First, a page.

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Birth cohort study indicates the impact of COVID-19 pandemic on early child language development
  1. Patrícia Alvarenga
  1. Federal University of Bahia, Salvador, Brazil
  1. Correspondence to Dr Patrícia Alvarenga, Institute of Psychology, Federal University of Bahia, Rua Caetano Moura, 107, Salvador 40130200, Bahia, Brazil; palvarenga66{at}

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Commentary on: Byrne S, Sledge H, Franklin R, Boland F, Murray DM, Hourihane J; CORAL Study group. Social communication skill attainment in babies born during the COVID-19 pandemic: a birth cohort study. Arch Dis Child. 2023 Jan;108(1):20-24. doi: 10.1136/archdischild-2021-323441. Epub 2022 Oct 11.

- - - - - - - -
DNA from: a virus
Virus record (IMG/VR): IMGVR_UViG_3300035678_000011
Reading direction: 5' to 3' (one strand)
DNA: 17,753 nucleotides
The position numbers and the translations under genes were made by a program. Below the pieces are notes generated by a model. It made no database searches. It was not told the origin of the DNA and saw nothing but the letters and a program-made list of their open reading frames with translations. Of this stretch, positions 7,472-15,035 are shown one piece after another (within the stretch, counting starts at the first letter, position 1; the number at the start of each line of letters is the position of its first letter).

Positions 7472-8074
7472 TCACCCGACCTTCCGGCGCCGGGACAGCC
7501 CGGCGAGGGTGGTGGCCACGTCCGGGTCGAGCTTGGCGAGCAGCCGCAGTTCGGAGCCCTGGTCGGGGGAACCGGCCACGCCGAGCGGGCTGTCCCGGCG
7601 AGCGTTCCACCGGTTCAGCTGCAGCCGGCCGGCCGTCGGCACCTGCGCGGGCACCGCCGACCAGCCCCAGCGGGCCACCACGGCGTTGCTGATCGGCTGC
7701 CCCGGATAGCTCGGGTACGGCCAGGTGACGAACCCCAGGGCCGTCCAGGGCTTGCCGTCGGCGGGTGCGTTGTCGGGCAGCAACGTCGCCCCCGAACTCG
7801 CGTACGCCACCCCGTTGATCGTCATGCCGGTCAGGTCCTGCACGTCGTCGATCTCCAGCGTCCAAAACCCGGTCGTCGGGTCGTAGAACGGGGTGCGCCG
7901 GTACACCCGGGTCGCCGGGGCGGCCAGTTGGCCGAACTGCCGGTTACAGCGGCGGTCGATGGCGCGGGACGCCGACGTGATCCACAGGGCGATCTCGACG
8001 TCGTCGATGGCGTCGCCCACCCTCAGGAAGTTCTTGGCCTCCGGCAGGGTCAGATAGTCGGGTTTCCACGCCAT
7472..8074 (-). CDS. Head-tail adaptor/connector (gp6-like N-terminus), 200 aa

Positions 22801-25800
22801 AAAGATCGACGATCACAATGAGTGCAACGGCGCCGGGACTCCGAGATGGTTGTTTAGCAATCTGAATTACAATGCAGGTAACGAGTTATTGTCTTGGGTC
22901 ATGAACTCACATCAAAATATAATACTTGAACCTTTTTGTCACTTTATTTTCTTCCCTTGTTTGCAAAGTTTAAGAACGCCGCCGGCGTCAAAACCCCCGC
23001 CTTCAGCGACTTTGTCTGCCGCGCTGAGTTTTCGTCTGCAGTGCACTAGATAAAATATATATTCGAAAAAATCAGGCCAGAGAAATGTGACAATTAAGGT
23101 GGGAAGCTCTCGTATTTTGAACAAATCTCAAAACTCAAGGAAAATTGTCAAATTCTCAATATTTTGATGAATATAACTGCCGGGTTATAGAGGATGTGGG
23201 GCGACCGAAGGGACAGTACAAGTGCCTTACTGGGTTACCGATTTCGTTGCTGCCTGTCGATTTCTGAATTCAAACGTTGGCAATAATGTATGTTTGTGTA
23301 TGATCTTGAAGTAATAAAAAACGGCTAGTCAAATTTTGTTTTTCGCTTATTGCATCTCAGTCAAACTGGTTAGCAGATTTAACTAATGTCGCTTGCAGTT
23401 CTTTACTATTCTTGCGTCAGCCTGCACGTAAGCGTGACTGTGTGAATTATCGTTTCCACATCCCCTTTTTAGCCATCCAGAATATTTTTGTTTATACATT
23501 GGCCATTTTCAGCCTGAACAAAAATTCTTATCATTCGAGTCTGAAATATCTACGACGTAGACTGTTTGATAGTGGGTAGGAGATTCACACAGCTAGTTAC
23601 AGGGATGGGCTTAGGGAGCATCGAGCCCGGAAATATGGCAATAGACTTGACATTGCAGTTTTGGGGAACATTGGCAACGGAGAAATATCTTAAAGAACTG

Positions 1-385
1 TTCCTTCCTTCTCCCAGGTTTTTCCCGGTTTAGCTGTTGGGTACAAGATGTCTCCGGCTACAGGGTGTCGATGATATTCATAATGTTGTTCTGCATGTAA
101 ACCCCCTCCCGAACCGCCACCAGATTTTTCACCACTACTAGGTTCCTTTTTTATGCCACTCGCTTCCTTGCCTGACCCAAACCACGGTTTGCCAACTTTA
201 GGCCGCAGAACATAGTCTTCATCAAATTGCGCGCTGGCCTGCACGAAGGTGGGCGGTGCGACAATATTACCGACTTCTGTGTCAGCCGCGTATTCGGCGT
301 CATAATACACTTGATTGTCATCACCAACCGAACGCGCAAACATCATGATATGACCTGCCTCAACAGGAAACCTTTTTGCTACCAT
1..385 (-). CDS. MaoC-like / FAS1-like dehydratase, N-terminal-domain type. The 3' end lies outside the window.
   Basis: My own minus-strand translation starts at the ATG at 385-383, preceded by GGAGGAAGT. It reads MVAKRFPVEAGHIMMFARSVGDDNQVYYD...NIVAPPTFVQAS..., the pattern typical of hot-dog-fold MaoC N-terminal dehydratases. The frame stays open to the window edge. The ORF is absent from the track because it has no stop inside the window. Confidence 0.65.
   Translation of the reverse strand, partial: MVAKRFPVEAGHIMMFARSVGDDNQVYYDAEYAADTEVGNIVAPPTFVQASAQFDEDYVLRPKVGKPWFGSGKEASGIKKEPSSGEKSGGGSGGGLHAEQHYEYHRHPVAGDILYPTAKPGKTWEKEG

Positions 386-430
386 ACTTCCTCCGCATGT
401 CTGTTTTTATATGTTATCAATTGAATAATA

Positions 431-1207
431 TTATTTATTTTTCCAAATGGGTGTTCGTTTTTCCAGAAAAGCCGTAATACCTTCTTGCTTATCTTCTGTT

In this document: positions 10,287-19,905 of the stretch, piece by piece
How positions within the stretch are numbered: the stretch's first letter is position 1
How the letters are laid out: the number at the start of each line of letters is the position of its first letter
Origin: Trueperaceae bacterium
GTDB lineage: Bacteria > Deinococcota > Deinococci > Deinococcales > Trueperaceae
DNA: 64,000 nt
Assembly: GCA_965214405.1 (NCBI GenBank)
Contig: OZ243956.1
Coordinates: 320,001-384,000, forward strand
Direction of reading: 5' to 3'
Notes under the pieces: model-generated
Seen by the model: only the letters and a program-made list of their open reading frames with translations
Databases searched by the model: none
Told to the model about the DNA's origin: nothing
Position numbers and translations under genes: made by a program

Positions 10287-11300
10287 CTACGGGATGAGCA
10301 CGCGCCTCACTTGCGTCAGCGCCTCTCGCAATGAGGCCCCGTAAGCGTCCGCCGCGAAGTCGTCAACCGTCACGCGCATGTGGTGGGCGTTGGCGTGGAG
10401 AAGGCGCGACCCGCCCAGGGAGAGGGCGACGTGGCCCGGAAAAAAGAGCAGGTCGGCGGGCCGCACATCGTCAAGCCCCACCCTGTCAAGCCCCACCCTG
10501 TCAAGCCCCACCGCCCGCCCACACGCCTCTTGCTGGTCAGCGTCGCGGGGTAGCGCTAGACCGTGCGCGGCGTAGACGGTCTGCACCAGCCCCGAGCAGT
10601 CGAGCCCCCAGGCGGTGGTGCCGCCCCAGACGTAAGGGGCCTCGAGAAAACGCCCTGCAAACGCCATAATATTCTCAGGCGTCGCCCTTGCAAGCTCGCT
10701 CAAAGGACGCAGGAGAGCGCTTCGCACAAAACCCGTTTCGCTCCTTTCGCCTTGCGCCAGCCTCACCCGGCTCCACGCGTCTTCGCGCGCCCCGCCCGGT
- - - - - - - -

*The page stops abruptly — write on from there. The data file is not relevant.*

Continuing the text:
Implications for practice and research

  • Future research must explore contexts of crisis and disaster to investigate whether delays in acquiring the pointing gesture and the first meaningful words would result in cascading impairments in language development in early childhood.

  • During crises and disasters, caregivers must be encouraged to enhance verbal responsiveness following infants’ communicative and exploratory behaviours.


Several studies conducted during the COVID-19 pandemic have indicated deficits in different domains of infant development. This study by Byrne and colleagues compared early developmental milestones in two infant cohorts: babies born at the onset of …

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  • Competing interests None declared.

  • Provenance and peer review Commissioned; internally peer reviewed.